My question is : why didn't you do that ? I concede that you are probably right (or should I say "surely right") but I want understand why : you are not relying upon the testimony of Evans and the one of Marconi ?

And for the other subject, I have found exactly where the article I brought here came from. At my surprise, it came from a scientific Review, the ones that are for specialists (physicians, psychologist, etc) and which have a review panel like for exemple the "Review of Psychological Journal" or "Journal of Historical Studies" etc. That kind of Review are not "Wikipedia" if you know what I mean.
The reference of this Article is : WYNER, Lawrence Michael., "Captain Lord Uremia", in Turkish Journal of Urology, June, 39, 2, 2013, pp. 131-135.

Here is the link : Captain Lord’s uremia

I propose that serious and scientific TITANIC's Researchers (like Samuel Helpern or other authors of books like "The Loss of RMS TITANIC" or "Sea of Glass") get in touch with the author of this Article for telling him the mistakes about TITANIC and have an exchange with him that could be so interesting about it. Generally, Researchers like to hear about their Articles, especially if there is some flaws in it. It is an occasion for learning and to my experience, university teachers like it.

Just an idea like that :)
Good day to you, Kareen.

First may I congratulate you on your command of English and for your kind words.

To answer your questions:

(1). Cyril Evans - It is complicated, but I'll try.
As you may know, ships clocks are adjusted to read 12 o' clock, Noon every day.
The time of Noon every day at any place on the earth, land or sea, is when the sun is exactly South or North of the observer.
The line of Longitude runs due North and South, and Longitude is measured from the Longitude at Greenwich, England.
15 degrees of Longitude equals 1 hour of time.
Thus if ship's Longitude at Noon is known when the sun is due south then time can be adjusted to be correct.
However, Wireless Operators did not use ship's time. Half way across from Europe they used GMT and then they changed to New York Time. There is a 5 hour difference between the two. They also had to conform to the normal ship routines so they had a clock showing the time on board. If it was not automatically adjusted they Operator did it manually.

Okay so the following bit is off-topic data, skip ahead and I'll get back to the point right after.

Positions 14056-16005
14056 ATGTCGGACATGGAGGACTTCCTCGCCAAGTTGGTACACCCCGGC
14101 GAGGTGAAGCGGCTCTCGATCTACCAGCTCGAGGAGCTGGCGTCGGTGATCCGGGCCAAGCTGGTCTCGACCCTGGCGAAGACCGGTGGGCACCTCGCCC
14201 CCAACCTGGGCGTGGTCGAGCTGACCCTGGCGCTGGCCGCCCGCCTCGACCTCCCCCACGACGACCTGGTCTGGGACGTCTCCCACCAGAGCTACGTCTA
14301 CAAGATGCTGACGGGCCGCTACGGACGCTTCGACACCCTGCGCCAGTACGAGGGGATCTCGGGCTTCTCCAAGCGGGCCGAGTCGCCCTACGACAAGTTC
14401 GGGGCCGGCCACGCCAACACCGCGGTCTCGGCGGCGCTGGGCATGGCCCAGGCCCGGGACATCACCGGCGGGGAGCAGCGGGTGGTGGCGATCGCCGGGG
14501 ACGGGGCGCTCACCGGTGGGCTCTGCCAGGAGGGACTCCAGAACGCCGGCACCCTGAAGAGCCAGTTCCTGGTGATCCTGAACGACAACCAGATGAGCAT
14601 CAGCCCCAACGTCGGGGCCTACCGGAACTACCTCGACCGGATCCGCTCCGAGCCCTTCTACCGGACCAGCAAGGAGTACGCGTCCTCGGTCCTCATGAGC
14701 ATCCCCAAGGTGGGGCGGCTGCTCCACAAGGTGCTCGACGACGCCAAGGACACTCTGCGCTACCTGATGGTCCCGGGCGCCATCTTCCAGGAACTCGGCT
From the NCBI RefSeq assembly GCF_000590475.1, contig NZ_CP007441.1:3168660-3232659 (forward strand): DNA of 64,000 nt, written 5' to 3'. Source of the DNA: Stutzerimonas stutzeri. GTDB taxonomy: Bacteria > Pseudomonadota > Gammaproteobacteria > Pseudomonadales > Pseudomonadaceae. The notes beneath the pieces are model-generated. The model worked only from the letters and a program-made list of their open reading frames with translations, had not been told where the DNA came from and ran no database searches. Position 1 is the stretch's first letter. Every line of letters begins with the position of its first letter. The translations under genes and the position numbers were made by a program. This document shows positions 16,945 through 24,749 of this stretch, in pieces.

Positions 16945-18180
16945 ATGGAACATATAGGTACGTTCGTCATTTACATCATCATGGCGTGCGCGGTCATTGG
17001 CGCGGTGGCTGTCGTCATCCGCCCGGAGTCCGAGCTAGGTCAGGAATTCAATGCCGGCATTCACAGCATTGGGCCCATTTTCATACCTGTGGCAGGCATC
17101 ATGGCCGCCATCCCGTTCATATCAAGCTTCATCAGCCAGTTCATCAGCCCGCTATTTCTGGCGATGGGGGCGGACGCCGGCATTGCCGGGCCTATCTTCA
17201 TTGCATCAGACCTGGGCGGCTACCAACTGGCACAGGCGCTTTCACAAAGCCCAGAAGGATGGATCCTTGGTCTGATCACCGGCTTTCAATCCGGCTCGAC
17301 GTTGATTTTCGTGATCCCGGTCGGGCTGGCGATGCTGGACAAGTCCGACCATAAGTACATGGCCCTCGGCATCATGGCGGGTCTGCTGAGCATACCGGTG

The difference between ship time and New York Time quoted by Evans was equal to a Longitude of 46 degrees, 15 minutes West.
Captain Lord used a Difference of 1 hour 50 minutes when he stopped
That is equal to a Longitude of 47 degrees 30 minutes West which is 22.3 miles west of The Corner turning point...the approximate position of the Californian at Noon on April 14...when the sun was exactly due south.

It is popularly believed that ships correct their clocks at Noon so that they can be accurate. That is true, but not for the sake of good time keeping on board but because - if the chronometer (the special clock they navigate with) breaks down or fails, then they can use the ship's clock to navigate by.

(2) Sir Robert Findlay was totally mis-informed. The difference between New York Time and Titanic time when the sun was due south on April 14, was, by calculation, 2 hours 2 minutes, not 2 hours 10 minutes. Therefore at Noon on April 14, the difference between Titanic time and Californian time was 12 minutes.
However, both ships were sailing westward and their clock were to be set back every night at Midnight.
Titanic
was to set hers back by 47 minutes.
Californian was to set hers back about 24 minutes.

I believe:
(1) That Titanic's clocks were set back 24 minutes about 2 minutes before she hit the iceberg and
(2) Since Californian stopped near to 50 West, her clocks were set back 10 minutes at Midnight so that they would be correct the next morning.
Thus, the differences between NYT and the time on these two ships was Titanic: 1 hour 38 minutes and Californian 1 hour 40 minutes respectively.

Evans was simply ( dare I say it?) behind the times:eek:

As for writing to the author of the Uremia article? Experience tells me that pointing out errors to most, if not all, Titanic and Californian "theorist" is like "spitting into the wind".;)

Have a nice day.
 
Hi Jim,